Cooking on a Gas Stove

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Professional chefs around the world love cooking with gas stoves, and they are essential in a professional kitchen. If you are new to cooking on a gas stove or are wondering how to make the most of it, this guide will show you everything you need to know about cooking with gas.


Advantages of Cooking with Gas

The truth is, modern smooth top electric ranges perform very well, and many of the key differences between gas and electric date back to a few decades ago, when the differences were more dramatic. Today, it’s more a question of the quality and manufacture of a stove, rather than whether it uses gas or electric fuel.

However, there are still some key advantages to gas stoves, and people who cook with gas get the benefit of:

Rapid Temperature Changes

Gas produces heat immediately and lowers heat immediately. Electric burners retain heat and take longer to heat up or cool down as the heat is adjusted. Many modern flattops and induction burners are capable of reaching and adjusting temperature as quickly as gas, but old fashioned electric burners are much slower.

Visual Flame and Precise Control

Many people simply prefer the ability to simply see how high or low a gas flame is, rather than adjusting their cooktop by temperature settings. Gas gives you immediate visual feedback of your temperature settings and makes for a more intuitive cooking experience.

Pan Coverage

Pan coverage is arguably the single best feature of cooking with gas. Gas flames reach upward and move over the bottom of the pan, conforming to the shape of the pan. This creates a gentler, more even heat over the pan surface, and it also allows cooks to use a wider range of pan shapes.

Woks and other pans with rounded bottoms were designed to take advantage of the way gas flames curve below a pan, and you can’t use those types of pans correctly on any other type of cooktop.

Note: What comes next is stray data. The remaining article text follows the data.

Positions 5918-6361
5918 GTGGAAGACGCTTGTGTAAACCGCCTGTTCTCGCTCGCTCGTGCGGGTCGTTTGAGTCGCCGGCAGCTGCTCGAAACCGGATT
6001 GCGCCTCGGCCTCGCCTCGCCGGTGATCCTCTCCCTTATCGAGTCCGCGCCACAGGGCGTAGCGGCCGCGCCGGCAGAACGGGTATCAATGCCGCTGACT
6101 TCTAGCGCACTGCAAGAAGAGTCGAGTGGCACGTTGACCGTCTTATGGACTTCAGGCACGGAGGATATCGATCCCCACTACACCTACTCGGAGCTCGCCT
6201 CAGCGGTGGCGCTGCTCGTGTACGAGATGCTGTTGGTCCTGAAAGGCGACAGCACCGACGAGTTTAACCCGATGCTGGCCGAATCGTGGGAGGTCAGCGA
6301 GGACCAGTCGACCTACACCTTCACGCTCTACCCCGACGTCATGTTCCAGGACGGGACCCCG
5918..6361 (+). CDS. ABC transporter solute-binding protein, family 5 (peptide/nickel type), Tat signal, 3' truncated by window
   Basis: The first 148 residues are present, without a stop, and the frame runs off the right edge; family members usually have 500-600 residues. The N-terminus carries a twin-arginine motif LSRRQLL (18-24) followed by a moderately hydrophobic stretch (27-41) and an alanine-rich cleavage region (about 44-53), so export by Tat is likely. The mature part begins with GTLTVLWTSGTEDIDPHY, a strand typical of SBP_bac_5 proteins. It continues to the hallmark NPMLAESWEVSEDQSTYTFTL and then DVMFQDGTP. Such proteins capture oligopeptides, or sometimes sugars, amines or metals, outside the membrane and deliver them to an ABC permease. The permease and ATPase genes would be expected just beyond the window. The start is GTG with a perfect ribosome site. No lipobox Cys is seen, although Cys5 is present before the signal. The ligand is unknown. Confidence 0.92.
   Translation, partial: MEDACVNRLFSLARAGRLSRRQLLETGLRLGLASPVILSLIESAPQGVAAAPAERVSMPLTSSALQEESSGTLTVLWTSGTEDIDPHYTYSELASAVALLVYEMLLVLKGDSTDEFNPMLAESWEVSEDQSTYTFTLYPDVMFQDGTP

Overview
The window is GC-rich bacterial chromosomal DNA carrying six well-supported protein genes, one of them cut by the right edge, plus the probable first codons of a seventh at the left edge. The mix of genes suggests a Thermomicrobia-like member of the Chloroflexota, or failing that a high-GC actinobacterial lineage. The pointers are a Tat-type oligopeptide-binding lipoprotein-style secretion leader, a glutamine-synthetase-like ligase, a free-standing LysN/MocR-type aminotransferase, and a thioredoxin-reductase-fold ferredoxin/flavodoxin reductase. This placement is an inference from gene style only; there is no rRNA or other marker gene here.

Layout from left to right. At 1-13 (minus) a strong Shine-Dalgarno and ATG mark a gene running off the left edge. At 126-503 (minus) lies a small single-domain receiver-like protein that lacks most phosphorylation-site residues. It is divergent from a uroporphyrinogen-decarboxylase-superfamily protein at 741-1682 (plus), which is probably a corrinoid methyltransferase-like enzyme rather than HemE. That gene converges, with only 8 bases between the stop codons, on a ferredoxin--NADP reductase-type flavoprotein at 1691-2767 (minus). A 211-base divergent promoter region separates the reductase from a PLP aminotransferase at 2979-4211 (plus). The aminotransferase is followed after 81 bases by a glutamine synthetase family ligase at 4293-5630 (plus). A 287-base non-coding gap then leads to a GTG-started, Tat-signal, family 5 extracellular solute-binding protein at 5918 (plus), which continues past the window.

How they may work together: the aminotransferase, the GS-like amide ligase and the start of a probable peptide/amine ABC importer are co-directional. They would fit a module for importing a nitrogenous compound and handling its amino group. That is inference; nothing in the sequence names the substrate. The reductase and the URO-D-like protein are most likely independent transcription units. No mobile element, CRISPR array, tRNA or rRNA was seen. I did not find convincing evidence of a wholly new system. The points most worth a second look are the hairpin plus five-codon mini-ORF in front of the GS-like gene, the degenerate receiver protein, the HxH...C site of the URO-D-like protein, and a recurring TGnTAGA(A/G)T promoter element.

Many Asian chefs would say that you simply can’t stir-fry properly in a flat-bottomed pan on a flat-topped range.

Fire Roasting

With a gas cooktop, you can quickly fire-roast small quantities of vegetables without having to fire up the grill. Here’s a great video that demonstrates how.

How to Cook on a Gas Stove

If you are new to cooking on a gas stove, the first and most important thing to learn is how to light your stove, and how to know if your stove is lit. For beginners, this can be a bit intimidating, and it may also be a safety concern, so let’s address it first.

Gas Stove Ignition Types

A gas stove works by allowing the thermostat controls to adjust the flow of gas to the burners. When the thermostat is higher, the flames are higher, and when the thermostat is lower, the flames are lower. In all gas stoves, there is an ignition system that lights the flame, turning the stove from “off” to “on”.

So, it’s not just about the adjustable flow of gas to the burners, but about how the flame is initially ignited and turned on. Modern gas ranges and ovens have two types of ignition systems:

Pilot Light Ignition

In this system, there is a small flame that is always burning inside the stove, fed by a very small constant flow of gas, separate from the burners. When you turn on the stove, this small flame ignites the main flow of gas, which then heats the stove. If you have a pilot light system, it’s important to know exactly where the pilot light is. If it goes out, you may need to light it manually. So, identify and keep a loose eye on your pilot light.

Note: in the past, if a pilot light went out, it was possible for a small amount of gas to continue to flow from the stove, potentially causing a safety issue. Modern gas stoves all have a form of “flame failure” device that prevents the flow of gas if a pilot light or ignition system isn’t working properly.

Electric Ignition System

In an electric ignition system, turning the thermostat control knob starts the flow of gas to the burner, and then triggers an electric spark that ignites the gas. You will hear this sparking as a clicking sound, and then hear the gas ignite.

Electric ignitions don’t have a constantly-burning pilot light, and instead turn on and off when you turn the control dials on and off. It’s still important to know how to light your stove manually, because electric ignitions won’t work when there is a power failure. If the electricity is out, a gas stove will still work, but an electric igniter won’t.